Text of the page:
Talking about Christ (rather like talking about a great religious teacher, but since this is Christmas, Christ will be at the center), it's easy. I think of the number of devout followers of the Church who think nothing to donate part of their salary to the bottom of the shepherd's car, but somehow find it difficult to understand why the national aide who have not paid for the last 8 months does not find gratitude in doing free work. Once again, if you think that I am identifying Christians unjustly, I can give the example of Muslims who are proud of the number of times they pray, but when a dark-skinned beggar comes to them for alms, they show nothing but disdain for the beggar (Islam actually gives alms giving part of the duties of a good Muslim).

It is easy to go through the movements to feel charitable. It's a different story to do it, which is quite understandable. I think of my good friend Datuk Vinod Sekhar who, in a play that he wrote, said: "If suddenly the shit had a value, the poor would have found a way to be born without the assholes". I think of my poorer friends who can not afford the bus ticket to go to work, but end up using their last pennies for a beer or a smoke. Going out with poor people can make you break down in a great way. If nothing else, the poor are depressing louts.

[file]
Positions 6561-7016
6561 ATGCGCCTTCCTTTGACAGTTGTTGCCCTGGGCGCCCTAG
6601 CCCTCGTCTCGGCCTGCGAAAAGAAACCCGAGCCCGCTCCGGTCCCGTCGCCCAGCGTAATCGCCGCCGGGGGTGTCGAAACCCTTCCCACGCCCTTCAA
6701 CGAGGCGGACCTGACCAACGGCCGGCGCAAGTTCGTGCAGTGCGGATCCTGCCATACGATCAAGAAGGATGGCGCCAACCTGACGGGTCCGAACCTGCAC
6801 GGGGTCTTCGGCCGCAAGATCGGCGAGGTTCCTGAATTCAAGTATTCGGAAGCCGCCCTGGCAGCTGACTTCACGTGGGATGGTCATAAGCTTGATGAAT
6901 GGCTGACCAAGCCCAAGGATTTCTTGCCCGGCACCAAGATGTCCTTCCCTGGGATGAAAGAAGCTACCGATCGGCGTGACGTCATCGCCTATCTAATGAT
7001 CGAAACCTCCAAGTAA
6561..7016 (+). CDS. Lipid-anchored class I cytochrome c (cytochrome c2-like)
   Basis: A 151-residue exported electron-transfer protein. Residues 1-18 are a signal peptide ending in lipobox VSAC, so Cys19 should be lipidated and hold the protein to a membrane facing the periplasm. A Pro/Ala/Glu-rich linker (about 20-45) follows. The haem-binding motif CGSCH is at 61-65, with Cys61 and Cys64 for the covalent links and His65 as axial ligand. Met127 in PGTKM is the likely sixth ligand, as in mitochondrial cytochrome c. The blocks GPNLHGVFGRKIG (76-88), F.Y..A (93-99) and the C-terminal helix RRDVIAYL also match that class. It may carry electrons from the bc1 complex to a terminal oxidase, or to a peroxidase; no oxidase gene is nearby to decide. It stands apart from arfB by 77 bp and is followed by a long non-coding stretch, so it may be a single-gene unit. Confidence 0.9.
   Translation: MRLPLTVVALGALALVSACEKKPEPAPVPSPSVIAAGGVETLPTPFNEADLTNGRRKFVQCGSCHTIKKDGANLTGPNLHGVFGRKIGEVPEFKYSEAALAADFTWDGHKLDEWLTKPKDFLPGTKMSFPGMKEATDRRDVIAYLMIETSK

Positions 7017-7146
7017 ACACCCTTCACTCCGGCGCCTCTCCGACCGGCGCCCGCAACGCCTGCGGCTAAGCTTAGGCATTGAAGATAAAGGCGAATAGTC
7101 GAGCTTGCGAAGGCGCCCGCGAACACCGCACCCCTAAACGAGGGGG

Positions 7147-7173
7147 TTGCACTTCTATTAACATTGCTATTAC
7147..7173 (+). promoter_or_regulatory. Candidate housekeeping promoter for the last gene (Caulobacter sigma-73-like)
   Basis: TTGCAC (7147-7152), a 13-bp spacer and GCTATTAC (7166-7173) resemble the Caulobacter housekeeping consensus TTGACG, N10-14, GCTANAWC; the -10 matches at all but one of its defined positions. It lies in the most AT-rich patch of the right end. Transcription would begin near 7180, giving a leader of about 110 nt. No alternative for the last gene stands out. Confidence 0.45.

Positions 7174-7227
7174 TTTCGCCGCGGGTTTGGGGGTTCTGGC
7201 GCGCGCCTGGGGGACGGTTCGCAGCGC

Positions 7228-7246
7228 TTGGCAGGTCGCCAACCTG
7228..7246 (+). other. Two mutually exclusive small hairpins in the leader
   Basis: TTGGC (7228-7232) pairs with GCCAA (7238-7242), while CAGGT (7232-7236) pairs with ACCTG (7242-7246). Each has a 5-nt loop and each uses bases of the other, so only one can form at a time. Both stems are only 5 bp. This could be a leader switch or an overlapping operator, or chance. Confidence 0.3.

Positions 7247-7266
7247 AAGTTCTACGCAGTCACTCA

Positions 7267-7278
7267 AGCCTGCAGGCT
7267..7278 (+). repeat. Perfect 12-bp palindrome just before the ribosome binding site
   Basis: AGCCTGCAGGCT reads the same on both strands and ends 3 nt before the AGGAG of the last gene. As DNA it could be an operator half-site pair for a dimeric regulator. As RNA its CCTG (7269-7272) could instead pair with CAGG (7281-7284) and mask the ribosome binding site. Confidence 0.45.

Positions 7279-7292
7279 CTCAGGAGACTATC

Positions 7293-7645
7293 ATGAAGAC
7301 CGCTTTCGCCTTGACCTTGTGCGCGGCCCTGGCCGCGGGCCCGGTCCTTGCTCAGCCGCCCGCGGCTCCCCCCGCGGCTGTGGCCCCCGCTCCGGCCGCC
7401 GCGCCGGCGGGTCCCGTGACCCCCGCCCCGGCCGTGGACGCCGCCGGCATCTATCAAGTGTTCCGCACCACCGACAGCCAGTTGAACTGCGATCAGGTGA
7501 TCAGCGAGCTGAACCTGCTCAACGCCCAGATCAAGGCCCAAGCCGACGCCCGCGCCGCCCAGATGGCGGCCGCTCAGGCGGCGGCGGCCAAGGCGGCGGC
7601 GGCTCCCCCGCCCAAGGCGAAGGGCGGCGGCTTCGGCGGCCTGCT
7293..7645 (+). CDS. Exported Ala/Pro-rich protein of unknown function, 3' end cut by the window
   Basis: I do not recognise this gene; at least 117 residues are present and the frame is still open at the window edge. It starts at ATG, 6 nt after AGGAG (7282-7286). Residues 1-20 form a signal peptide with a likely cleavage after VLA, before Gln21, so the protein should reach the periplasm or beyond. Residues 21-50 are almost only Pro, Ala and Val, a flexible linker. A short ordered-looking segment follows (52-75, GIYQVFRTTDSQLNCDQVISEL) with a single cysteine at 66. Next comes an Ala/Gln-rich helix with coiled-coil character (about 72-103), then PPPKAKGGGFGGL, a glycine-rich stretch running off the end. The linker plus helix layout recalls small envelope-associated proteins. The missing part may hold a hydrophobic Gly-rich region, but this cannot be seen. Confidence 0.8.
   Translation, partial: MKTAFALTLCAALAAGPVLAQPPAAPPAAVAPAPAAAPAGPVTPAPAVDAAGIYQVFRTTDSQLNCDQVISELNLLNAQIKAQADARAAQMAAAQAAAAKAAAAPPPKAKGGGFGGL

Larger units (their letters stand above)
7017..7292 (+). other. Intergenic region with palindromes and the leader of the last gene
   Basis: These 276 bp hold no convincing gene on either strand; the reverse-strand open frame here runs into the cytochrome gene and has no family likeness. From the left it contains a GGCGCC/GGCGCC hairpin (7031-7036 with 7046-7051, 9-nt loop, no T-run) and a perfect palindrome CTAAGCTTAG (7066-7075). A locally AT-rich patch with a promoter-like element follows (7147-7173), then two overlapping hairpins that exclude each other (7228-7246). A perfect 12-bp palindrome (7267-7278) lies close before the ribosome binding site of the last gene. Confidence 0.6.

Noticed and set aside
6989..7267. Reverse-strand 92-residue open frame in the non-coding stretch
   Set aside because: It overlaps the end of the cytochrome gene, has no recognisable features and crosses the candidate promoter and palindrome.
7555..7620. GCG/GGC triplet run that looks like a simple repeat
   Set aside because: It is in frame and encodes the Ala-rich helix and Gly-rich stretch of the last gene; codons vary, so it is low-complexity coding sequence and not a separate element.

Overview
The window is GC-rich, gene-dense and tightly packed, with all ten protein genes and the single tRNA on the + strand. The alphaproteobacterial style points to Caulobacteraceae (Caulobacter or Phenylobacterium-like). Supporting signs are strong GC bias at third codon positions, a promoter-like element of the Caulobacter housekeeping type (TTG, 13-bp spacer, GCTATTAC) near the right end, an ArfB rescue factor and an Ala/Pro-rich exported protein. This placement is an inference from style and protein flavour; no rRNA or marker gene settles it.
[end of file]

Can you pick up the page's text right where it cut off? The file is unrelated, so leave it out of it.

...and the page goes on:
Having said this, it is essential for the human soul to have compassion for others. In simple terms, you are the person you are partly because of God's will. I am who I am because somehow it was deemed appropriate in some cosmic court that I would be born in Singapore to have some decent people as parents . Even if I did not make it, I'm not hungry and I'm not starving. I was born with my members in functional order and an operational mind. Whatever being divine out there gave me a pretty decent leg giving me more than I realize I have.